IDEAS home Printed from
   My bibliography  Save this paper

Leveraged Buy Out and Tax saving advantage: a double-sided moral hazard model


  • Ouidad Yousfi


We consider a double moral hazard model with three agents: the entrepreneur, the LBO fund and the bank. The entrepreneur and the LBO fund have to exert efforts in order to improve the productivity of their project; efforts are not observable. We show that the bank's payments decrease with the outcome of the project. When the project is not very risky, the entrepreneur and the LBO fund exert first best efforts and they get equal shares of the project's outcome. When it is highly risky, debt gives high powered incentives to the two agents to provide efforts but it still not sufficient to induce them to provide the first best efforts. However, these efforts are more efficient than those that could be provided if the entrepreneur asks the LBO fund for advice and money. Moreover, when the entrepreneur asks for advice from a consultant and for money from a bank, they get equal shares whether the project is very risky or not. When the project is lowly risky, the identity of the advisor (consultant/ LBO fund) is irrelevant. When it is highly risky, the optimal efforts depend on their impact on the performance of the project.

Suggested Citation

  • Ouidad Yousfi, 2008. "Leveraged Buy Out and Tax saving advantage: a double-sided moral hazard model," EconomiX Working Papers 2008-17, University of Paris Nanterre, EconomiX.
  • Handle: RePEc:drm:wpaper:2008-17

    Download full text from publisher

    File URL:
    Download Restriction: no

    More about this item


    LBO; double moral hazard; debt; financial capital structure;

    JEL classification:

    • G23 - Financial Economics - - Financial Institutions and Services - - - Non-bank Financial Institutions; Financial Instruments; Institutional Investors
    • G24 - Financial Economics - - Financial Institutions and Services - - - Investment Banking; Venture Capital; Brokerage
    • G32 - Financial Economics - - Corporate Finance and Governance - - - Financing Policy; Financial Risk and Risk Management; Capital and Ownership Structure; Value of Firms; Goodwill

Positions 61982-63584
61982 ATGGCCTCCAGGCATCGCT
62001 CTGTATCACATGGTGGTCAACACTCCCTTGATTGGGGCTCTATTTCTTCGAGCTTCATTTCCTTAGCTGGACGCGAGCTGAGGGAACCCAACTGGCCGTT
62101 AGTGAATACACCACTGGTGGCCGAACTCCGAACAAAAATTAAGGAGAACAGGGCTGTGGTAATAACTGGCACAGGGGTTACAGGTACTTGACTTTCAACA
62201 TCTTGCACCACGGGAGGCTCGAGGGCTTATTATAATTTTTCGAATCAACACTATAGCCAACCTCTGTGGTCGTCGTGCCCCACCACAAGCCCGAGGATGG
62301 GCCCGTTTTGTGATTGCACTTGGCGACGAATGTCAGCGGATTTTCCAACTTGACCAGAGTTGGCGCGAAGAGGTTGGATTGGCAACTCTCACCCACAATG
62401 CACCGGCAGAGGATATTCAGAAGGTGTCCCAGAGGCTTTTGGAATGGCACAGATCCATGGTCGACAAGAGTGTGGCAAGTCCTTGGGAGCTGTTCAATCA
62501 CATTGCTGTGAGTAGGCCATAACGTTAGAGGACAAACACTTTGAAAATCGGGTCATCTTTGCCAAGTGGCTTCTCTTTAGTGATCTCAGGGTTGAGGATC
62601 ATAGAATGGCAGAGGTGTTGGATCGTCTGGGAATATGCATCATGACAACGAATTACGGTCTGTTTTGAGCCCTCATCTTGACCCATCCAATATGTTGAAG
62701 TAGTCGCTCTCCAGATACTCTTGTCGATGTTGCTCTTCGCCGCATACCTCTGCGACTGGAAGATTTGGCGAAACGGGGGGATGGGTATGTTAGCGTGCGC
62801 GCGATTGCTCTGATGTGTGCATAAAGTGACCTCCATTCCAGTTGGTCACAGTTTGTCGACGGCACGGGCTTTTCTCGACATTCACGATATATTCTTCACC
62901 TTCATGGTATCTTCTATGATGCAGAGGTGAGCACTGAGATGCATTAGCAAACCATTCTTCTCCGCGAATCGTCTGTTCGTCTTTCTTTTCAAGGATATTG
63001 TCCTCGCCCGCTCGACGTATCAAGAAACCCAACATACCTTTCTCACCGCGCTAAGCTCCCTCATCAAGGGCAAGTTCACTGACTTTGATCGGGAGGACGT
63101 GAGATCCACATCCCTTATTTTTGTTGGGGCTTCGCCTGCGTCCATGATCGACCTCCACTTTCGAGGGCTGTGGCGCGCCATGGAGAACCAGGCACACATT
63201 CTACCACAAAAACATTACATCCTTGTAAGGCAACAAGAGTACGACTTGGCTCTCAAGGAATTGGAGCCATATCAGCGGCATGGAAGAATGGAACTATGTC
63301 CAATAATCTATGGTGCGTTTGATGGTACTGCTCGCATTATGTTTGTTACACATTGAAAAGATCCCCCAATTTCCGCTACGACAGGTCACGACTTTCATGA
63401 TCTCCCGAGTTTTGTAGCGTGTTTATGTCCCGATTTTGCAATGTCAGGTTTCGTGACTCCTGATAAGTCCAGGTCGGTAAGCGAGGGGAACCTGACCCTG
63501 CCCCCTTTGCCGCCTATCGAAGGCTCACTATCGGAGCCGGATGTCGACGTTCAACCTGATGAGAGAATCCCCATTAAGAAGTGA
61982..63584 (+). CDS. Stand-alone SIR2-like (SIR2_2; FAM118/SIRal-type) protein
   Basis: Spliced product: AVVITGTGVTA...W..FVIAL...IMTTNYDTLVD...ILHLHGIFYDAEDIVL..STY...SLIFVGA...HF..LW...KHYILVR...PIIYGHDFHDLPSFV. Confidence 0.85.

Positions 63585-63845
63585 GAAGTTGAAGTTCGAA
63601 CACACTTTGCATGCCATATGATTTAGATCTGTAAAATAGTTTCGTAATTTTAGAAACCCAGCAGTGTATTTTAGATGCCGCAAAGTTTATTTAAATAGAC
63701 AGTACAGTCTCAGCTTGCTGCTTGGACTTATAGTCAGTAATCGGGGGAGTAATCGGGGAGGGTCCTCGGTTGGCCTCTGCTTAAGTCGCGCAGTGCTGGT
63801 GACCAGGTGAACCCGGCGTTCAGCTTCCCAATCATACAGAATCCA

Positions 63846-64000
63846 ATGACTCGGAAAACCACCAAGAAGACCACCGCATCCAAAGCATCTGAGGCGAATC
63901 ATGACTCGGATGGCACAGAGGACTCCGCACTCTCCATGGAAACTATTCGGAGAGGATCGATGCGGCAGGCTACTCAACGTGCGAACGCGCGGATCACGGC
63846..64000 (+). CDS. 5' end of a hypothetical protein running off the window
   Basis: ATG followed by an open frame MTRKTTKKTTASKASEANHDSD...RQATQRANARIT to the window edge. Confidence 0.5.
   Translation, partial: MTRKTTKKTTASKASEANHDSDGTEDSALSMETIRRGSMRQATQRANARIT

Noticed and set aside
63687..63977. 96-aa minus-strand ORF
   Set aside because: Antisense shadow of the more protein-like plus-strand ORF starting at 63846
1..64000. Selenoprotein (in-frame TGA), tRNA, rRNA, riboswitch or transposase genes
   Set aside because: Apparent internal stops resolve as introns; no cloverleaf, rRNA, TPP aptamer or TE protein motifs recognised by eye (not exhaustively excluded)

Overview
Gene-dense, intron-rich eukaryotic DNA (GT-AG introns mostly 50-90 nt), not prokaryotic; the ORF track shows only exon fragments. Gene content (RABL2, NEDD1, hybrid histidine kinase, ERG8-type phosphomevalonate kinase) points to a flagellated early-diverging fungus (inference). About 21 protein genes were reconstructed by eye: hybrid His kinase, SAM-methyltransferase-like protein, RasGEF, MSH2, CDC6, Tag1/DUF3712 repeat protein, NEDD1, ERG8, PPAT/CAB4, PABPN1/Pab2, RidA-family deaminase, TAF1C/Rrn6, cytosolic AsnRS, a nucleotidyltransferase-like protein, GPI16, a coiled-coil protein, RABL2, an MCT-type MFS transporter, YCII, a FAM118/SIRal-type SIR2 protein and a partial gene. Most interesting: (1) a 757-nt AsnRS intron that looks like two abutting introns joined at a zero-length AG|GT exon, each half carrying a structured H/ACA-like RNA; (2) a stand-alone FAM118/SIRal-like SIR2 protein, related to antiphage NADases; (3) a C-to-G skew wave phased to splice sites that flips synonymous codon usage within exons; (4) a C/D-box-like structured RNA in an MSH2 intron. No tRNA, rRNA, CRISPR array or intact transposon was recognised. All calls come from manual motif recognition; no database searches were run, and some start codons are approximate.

NEP fields

    This paper has been announced in the following NEP Reports:


    Access and download statistics


    All material on this site has been provided by the respective publishers and authors. You can help correct errors and omissions. When requesting a correction, please mention this item's handle: RePEc:drm:wpaper:2008-17. See general information about how to correct material in RePEc.

    For technical questions regarding this item, or to correct its authors, title, abstract, bibliographic or download information, contact: (Valerie Mignon). General contact details of provider: .

    If you have authored this item and are not yet registered with RePEc, we encourage you to do it here. This allows to link your profile to this item. It also allows you to accept potential citations to this item that we are uncertain about.

    We have no references for this item. You can help adding them by using this form .

    If you know of missing items citing this one, you can help us creating those links by adding the relevant references in the same way as above, for each refering item. If you are a registered author of this item, you may also want to check the "citations" tab in your RePEc Author Service profile, as there may be some citations waiting for confirmation.

    Please note that corrections may take a couple of weeks to filter through the various RePEc services.

    IDEAS is a RePEc service hosted by the Research Division of the Federal Reserve Bank of St. Louis . RePEc uses bibliographic data supplied by the respective publishers.